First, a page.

Q. Seven of the compounds had no toxicity?
Weldon: That is correct. To call all of these compounds ‘toxins’ is misleading. Nontoxic skin compounds may have other uses such as making the frogs taste bad or they may be antibiotic in their mode of action. They also could just be something the ants ingested and that appears on their skin.
There are so many compounds on the skin of these frogs that I think one must actually enter into the study of them expecting beforehand that different organisms will be affected by different compounds. And we’ve just shown from our very brief survey of 20 compounds that a few act very well as anti-arthropod toxins.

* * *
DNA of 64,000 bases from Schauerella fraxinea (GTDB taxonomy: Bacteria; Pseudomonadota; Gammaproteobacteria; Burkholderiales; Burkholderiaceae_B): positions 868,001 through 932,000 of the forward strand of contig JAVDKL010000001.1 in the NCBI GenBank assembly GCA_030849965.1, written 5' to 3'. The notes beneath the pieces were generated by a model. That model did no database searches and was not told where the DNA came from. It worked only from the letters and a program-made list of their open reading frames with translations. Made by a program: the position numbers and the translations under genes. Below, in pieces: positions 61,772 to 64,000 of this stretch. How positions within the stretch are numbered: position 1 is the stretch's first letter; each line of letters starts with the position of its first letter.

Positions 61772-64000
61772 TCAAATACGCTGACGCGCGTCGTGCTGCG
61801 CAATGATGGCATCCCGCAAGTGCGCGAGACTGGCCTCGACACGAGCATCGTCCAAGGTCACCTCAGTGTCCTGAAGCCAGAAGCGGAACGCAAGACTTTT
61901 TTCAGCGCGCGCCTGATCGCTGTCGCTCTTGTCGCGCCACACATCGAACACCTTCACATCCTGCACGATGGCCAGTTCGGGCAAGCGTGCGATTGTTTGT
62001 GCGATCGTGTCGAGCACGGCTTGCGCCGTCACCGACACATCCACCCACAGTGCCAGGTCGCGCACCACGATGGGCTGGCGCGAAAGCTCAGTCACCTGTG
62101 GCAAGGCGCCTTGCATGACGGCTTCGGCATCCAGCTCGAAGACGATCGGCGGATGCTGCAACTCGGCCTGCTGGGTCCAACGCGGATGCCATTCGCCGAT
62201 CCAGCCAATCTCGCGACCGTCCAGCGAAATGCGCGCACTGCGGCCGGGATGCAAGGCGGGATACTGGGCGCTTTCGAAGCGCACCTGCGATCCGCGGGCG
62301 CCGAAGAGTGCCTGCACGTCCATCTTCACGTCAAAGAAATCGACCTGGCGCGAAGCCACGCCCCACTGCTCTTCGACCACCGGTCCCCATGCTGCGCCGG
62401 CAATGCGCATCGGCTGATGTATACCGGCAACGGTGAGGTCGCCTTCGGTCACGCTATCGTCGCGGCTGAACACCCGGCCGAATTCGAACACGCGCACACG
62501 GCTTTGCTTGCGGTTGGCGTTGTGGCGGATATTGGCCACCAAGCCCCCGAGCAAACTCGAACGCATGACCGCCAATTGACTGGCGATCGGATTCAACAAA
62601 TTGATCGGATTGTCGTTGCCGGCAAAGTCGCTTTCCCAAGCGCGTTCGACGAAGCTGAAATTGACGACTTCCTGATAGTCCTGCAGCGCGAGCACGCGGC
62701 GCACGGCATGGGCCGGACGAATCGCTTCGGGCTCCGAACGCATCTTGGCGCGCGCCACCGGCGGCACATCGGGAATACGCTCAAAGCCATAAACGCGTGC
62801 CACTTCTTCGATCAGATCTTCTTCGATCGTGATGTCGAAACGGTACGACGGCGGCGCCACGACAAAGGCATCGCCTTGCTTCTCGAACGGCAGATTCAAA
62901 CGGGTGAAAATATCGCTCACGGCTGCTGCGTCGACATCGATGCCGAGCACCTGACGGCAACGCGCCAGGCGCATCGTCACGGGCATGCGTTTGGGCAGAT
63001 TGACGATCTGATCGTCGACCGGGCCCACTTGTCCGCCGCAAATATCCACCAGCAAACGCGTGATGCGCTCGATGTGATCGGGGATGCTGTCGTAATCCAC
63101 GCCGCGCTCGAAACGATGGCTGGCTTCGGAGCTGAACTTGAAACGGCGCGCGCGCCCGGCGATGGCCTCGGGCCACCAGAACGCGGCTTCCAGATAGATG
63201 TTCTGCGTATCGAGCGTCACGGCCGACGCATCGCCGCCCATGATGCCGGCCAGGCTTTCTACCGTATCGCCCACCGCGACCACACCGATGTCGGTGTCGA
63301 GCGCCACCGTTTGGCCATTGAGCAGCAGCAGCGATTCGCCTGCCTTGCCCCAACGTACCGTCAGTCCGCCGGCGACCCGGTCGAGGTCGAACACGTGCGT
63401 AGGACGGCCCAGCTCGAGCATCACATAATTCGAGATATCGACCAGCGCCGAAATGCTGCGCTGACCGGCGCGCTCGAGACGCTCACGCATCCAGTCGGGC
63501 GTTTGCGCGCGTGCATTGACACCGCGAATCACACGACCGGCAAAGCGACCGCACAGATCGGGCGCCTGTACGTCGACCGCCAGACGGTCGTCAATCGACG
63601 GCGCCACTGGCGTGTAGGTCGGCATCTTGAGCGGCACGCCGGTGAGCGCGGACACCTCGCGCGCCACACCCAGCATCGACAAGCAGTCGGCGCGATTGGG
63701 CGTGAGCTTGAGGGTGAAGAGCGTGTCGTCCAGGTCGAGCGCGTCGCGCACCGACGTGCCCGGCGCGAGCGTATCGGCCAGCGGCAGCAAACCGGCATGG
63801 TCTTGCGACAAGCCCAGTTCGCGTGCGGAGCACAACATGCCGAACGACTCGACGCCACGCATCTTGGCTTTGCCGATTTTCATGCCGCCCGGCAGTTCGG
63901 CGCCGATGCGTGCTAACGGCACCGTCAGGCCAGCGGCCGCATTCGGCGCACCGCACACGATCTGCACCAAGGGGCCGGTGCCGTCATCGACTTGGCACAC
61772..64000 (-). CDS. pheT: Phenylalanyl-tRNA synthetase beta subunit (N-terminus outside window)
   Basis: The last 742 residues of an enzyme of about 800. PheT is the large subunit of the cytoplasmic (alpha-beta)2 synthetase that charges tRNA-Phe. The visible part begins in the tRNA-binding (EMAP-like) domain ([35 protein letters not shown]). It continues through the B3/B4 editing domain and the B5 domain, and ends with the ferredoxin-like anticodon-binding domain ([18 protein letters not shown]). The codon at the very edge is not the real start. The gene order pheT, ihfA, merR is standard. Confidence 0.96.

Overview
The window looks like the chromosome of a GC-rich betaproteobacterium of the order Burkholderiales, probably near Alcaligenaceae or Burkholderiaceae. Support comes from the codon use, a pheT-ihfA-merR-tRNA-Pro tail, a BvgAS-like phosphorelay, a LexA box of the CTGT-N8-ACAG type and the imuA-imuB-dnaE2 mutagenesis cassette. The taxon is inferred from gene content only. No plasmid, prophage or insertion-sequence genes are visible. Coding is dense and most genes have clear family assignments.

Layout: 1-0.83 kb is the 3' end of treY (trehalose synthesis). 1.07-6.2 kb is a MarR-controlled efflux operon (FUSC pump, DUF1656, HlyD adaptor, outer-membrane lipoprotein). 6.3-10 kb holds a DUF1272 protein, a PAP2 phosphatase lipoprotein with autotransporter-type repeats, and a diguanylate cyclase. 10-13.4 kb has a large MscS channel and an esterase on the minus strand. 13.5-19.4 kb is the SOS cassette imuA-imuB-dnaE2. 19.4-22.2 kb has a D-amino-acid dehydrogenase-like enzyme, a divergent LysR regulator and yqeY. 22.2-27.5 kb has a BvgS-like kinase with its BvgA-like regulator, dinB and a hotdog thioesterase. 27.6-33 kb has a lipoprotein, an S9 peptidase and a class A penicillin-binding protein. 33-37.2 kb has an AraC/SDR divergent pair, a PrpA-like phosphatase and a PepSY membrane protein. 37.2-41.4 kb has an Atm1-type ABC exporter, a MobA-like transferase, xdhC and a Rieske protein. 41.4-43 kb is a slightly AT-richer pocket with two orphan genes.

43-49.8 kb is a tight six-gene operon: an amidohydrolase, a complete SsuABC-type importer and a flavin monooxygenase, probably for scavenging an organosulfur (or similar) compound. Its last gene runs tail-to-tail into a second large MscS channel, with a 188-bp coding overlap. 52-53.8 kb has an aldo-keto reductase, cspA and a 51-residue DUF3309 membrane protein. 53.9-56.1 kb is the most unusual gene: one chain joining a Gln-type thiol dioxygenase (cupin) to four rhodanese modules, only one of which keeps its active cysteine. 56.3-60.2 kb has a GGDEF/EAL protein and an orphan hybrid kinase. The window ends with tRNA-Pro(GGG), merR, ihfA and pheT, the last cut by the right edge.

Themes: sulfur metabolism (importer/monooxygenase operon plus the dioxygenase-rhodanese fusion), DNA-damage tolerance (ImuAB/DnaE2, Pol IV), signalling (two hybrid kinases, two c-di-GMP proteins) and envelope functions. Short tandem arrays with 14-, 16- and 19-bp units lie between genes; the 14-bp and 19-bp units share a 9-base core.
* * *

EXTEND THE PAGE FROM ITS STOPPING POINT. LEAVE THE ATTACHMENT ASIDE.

Q. One might assume that your interest in these compounds is in developing some type of insecticide?
Weldon: When you say insecticides that implies potential industrial use, it implies technology transfer, and it implies maybe even patents. I don’t get involved in any of that. I’ve been very fortunate because people, who I’ve identified as collaborators at the U.S. Department of Agriculture, support my work. But it’s not with the standard expectation that this discovery will ultimately end up in a patentable product. I particularly argue against that. I can’t do work with any animal extracts if that is the understanding.